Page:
How to Write a Resume
Although it is highly recommended to introduce yourself in person, or at least over the telephone, before applying for a job, a resume is the first solid piece of information that an employer will have for you, so make sure it’s perfect and sets you apart from the rest of the applicants. Although the resume/cv (curriculum vitae) needs to be well presented, flashy presentation is by no means a substitute for good content! The steps below show what needs to be present in a resume (in my preferred order).
1- Open with your contact details: Your prospective employer needs to know all of your contact details. Present them in a clear manner (address, telephone numbers, email addresses).
2- Start with a personal profile: 100-150 words on what sort of person you are, your overall skills, and why you’re perfect for the job at hand. Sell yourself! An example of a personal profile would be:
“I believe myself to be a commitment, hard-working and logical individual. I am capable of managing people, my own time and work load, however I very much enjoy working as part of a team. I pride myself in my interpersonal, writing, problem solving and sales skills, and embrace new challenges be them professional or personal. I am particularly interested in networking and people orientated employment with focus on informative writing, effective communications, sales, public relations and policy”
3- Detail your grade transcripts: Depending on what you deem more impressive will determine whether you present your grade transcripts or your work experience next. If you’re presenting your grade transcripts, detail the dates and locations of certifications (high school, college etc). Following your general grades, you may wish to list any other courses that you have taken.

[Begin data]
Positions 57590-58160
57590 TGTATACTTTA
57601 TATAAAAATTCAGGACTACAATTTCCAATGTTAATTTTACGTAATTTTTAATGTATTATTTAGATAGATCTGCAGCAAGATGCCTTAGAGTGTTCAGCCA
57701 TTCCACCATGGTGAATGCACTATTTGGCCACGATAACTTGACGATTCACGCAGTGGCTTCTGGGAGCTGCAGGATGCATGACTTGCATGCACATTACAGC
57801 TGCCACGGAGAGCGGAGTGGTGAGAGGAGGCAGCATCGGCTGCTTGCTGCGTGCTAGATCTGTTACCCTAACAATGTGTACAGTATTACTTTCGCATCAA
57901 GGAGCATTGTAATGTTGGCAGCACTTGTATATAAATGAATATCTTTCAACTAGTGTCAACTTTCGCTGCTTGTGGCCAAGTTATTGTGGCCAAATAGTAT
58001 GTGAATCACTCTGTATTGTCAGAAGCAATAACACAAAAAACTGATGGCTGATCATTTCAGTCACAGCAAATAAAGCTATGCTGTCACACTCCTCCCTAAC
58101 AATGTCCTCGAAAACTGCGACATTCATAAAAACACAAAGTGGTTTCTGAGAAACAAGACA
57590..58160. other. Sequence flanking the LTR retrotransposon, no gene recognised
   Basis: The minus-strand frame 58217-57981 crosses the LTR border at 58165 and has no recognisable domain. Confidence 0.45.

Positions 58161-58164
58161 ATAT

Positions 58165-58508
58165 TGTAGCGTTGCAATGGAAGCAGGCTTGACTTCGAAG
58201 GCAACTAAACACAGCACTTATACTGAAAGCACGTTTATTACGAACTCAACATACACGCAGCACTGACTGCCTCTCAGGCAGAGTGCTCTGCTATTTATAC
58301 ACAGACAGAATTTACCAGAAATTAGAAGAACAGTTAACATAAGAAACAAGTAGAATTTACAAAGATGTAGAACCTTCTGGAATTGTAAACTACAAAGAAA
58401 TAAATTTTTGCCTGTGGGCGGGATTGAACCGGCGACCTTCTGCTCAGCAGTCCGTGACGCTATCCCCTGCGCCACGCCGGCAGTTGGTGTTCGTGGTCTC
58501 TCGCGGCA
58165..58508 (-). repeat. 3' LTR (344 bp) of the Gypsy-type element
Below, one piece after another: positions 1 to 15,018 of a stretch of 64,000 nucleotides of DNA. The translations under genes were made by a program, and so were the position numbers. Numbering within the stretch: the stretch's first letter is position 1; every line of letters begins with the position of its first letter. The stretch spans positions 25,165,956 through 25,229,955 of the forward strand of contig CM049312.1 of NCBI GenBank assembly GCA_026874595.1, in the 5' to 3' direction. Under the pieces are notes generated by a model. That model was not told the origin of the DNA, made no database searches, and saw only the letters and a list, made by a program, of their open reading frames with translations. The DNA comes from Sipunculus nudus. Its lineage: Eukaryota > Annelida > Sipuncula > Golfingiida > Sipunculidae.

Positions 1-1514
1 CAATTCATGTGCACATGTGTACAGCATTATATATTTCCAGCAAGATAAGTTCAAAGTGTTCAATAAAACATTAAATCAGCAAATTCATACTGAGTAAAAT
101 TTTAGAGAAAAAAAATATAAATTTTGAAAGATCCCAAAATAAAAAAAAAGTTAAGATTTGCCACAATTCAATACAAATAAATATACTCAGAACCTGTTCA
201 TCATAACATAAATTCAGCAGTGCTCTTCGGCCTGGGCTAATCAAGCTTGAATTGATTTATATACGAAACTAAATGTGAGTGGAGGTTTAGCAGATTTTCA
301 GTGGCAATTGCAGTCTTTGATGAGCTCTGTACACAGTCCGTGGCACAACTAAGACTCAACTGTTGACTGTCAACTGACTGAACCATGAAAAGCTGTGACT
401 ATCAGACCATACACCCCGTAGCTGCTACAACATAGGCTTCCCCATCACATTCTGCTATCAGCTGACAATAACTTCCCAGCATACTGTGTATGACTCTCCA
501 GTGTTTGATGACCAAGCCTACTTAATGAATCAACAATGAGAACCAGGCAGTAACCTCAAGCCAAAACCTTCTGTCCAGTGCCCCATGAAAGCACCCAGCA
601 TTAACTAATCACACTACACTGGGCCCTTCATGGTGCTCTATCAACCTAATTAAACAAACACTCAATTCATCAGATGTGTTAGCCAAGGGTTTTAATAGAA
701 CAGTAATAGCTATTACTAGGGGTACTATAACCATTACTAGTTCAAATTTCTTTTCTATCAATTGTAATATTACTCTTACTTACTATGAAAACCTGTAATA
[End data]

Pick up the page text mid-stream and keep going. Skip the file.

4- Outline your work experience/previous employment: List your old employers detailing your position, roles and responsibilities and dates of employment. If you ended employment on bad terms, still list the employer but do not use them as a reference at the end (see references). Employers (be them paid or work experience), should be listed in time order from most recent backwards. If for a time you were out of work, still list this period and describe what you were doing in this time (a little white lie here may be useful, but be prepared to be quizzed about these gaps in your employment in the interview). The timeline needs to be complete!
5- Provide a little background through your hobbies and interests: Employers like to see that you lead an interesting and active lifestyle as it suggests commitment and engagement. Briefly detail any sports or activities that you partake in and any achievements that you have attained.
6- List a couple of references: You will need to provide your prospective employer with 2 references, preferably from previous employment or from your education. These will be two people who need to speak highly of you so choose them carefully. List their name, position and contact details. In some cases it may be appropriate to first contact to them to ask whether it is O.K. to list them as a referee.
Have someone check your resume for spelling and grammar before you submit it to your prospective employer.
If you are active in your community be sure to advertise this.
Use plenty of white space and a font that is fairly standard (Arial or Calibri for example).
Sell yourself but do not be over the top.
Many jurisdictions have centres that will help you with job applications and interview skills for free. Do not be too proud to accept help- even the most gifted of us can learn something from experienced career advisors.
Have a sensible email address for job applications i.e. not “firstname.lastname@example.org”